Archive for August, 2010

Configuring PHP in IIS on Windows Server 2003

Thursday, August 19th, 2010

By default, a site configured in IIS 6 will not support PHP. An extension mapping must be created so that IIS will know how to handle php scripts.

This assumes that PHP has been installed on the server in question.

1. Right-click on the site in question and choose Properties.
2. In the Properties box, click on Home Directory, and then Configuration
3. Under Application Extensions, click Add.
4. Either enter or browse to the PHP executable, php5isapi.dll.
5. Under extension, enter “.php”

You have the option to limit the HTML methods that PHP scripts will have access to. The limitations you impose depend on the security requirements of the client, but GET, HEAD, and POST should be enough for most PHP applications. Verbs should be separated by a comma, for example: GET,HEAD,POST

6. Save your changes, and restart IIS.

iPhone Security Updates

Friday, August 13th, 2010

US-CERT has issued the following regarding the latest iOS patches:

Systems Affected

Feedback can be directed to US-CERT Technical Staff. Please send email to cert@cert.org with “SA10-224A Feedback VU#274718″ in the subject.

* Apple iOS for iPhone, iPad, and iPod touch devices

Overview

Apple has released iOS 4.0.2 Update and iOS 3.2.2 Update to correct multiple vulnerabilities affecting components of Apple iOS. Apple iOS is used by iPhone, iPad, and iPod touch devices. As a result of convincing a user to view a specially crafted web page, attackers could take control of your device, gain access to your sensitive information, or crash your device.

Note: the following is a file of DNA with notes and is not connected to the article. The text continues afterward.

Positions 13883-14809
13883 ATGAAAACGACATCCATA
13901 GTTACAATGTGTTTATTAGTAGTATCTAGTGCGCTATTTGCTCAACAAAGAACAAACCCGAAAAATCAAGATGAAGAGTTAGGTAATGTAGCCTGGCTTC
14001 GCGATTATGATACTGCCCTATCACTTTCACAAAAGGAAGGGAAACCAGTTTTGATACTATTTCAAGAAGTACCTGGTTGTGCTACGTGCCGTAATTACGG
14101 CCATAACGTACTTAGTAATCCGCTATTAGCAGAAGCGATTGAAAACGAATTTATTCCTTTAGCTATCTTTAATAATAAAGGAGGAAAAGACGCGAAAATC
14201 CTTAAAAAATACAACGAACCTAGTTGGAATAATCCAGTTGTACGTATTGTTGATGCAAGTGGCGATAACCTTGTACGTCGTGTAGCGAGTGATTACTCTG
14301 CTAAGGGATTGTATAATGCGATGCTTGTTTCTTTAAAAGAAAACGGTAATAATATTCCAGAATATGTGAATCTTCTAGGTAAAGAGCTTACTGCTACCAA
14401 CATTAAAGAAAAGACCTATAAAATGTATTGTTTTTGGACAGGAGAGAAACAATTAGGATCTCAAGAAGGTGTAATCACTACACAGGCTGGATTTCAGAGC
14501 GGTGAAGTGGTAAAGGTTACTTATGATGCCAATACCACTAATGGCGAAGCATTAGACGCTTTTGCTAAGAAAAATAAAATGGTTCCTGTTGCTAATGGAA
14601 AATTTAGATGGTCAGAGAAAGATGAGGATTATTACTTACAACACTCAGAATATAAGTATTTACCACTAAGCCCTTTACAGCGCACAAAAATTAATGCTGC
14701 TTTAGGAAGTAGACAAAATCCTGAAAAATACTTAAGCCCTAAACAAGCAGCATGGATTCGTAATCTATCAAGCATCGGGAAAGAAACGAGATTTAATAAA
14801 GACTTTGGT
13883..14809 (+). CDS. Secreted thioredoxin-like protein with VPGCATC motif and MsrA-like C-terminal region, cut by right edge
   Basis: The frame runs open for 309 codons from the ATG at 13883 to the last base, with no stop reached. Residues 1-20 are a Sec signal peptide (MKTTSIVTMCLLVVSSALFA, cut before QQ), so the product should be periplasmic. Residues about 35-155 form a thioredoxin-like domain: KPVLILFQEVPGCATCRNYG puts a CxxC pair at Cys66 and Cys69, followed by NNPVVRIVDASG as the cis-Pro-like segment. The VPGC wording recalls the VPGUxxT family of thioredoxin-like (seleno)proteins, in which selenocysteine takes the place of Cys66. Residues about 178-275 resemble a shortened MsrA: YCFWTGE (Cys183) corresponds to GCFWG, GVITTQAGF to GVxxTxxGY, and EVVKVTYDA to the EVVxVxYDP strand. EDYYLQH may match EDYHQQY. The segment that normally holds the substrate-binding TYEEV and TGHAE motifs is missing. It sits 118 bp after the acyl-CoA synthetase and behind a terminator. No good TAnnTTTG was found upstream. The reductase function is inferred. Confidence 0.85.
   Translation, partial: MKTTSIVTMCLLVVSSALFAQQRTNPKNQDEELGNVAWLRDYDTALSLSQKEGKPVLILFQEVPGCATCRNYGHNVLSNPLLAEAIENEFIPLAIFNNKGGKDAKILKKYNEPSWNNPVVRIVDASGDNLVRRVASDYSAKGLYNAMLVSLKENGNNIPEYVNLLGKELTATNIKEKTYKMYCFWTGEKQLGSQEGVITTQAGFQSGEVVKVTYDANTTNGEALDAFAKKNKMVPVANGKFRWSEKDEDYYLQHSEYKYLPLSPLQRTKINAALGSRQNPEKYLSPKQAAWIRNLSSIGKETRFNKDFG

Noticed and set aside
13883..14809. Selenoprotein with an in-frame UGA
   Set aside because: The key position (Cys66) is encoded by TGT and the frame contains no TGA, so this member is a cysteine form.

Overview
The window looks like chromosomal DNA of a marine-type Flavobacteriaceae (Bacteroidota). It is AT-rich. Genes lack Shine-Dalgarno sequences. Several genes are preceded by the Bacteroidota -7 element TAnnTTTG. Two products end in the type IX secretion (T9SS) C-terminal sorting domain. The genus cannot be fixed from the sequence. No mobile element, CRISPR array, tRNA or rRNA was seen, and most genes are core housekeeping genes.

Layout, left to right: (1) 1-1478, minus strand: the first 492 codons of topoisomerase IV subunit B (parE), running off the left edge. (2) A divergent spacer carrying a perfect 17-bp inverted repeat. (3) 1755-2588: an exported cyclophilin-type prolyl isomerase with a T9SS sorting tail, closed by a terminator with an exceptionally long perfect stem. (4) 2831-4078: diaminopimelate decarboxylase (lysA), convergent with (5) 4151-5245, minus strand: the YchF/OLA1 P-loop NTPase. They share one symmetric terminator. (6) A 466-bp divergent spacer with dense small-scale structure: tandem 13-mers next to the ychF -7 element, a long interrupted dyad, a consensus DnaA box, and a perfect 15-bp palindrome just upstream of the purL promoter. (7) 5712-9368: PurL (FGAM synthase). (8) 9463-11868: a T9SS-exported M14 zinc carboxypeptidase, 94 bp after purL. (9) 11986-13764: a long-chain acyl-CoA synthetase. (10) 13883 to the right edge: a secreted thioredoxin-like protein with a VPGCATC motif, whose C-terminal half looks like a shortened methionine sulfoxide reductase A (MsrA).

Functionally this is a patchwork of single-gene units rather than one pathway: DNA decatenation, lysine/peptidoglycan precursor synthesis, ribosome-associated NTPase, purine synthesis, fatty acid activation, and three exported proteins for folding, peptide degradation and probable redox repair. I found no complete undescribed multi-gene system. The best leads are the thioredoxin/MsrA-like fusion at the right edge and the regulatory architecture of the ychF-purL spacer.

Solution

Install the updates on Mac OS X and then use iTunes to download and install updates.

Description

Apple iOS 4.0.2 Update and iOS 3.2.2 Update address two vulnerabilities affecting iOS, including a vulnerability detailed in US-CERT Vulnerability Note VU#275247.

References

* iOS 4.0.2 Update for iPhone and iPod touch - http://support.apple.com/kb/HT4291

* iOS 3.2.2 Update for iPad – http://support.apple.com/kb/HT4292

* Updating your iPhone, iPad, or iPod touch -
http://support.apple.com/kb/ht1414

* Vulnerability Note VU#275247 -
https://www.kb.cert.org/vuls/id/275247

Hiding a Restore Partition With jamf

Monday, August 9th, 2010

The jamf command that is placed inside the /usr/sbin directory has a number of things it does really well. Many of the tasks exposed in Casper Admin can be tapped into using shell scripts.

One nice option that the Casper Suite has for the mobile users in many an enterprise is the ability to restore a given machine to a known good working state. Casper addresses this using a concept known as a restore partition. The restore partition can be used to deploy a base set of packages to a client, or maybe just a functional operating system that hooks back into the JSS, or JAMF Software Server. Because you want the restore partition to be somewhat undefiled, you can hide it. Then, if a user needs to boot to the restore partition, they would simply boot the computer holding down the option key and select Restore (or whatever you have named it).

The /usr/sbin/jamf command can then be used to hide that restore partition using the hideRestore option. For example, assuming that the restore partition is named Restore, the following command will hide it:

/usr/sbin/jamf hideRestore

But, you might find that you want to deploy multiple hidden partitions. So let’s say that you had another for running disk tools. In our environment we could call it 318Tools. So to hide it as well, we would use the same command, but with the -name option followed by the name of the other partition we would like to hide, like so:

/usr/sbin/jamf hideRestore -name 318Tools

Overall, there are a number of uses other than simple patch management with the Casper Suite, and this is just one of the small things you can do with the jamf command, an integral part of the Suite.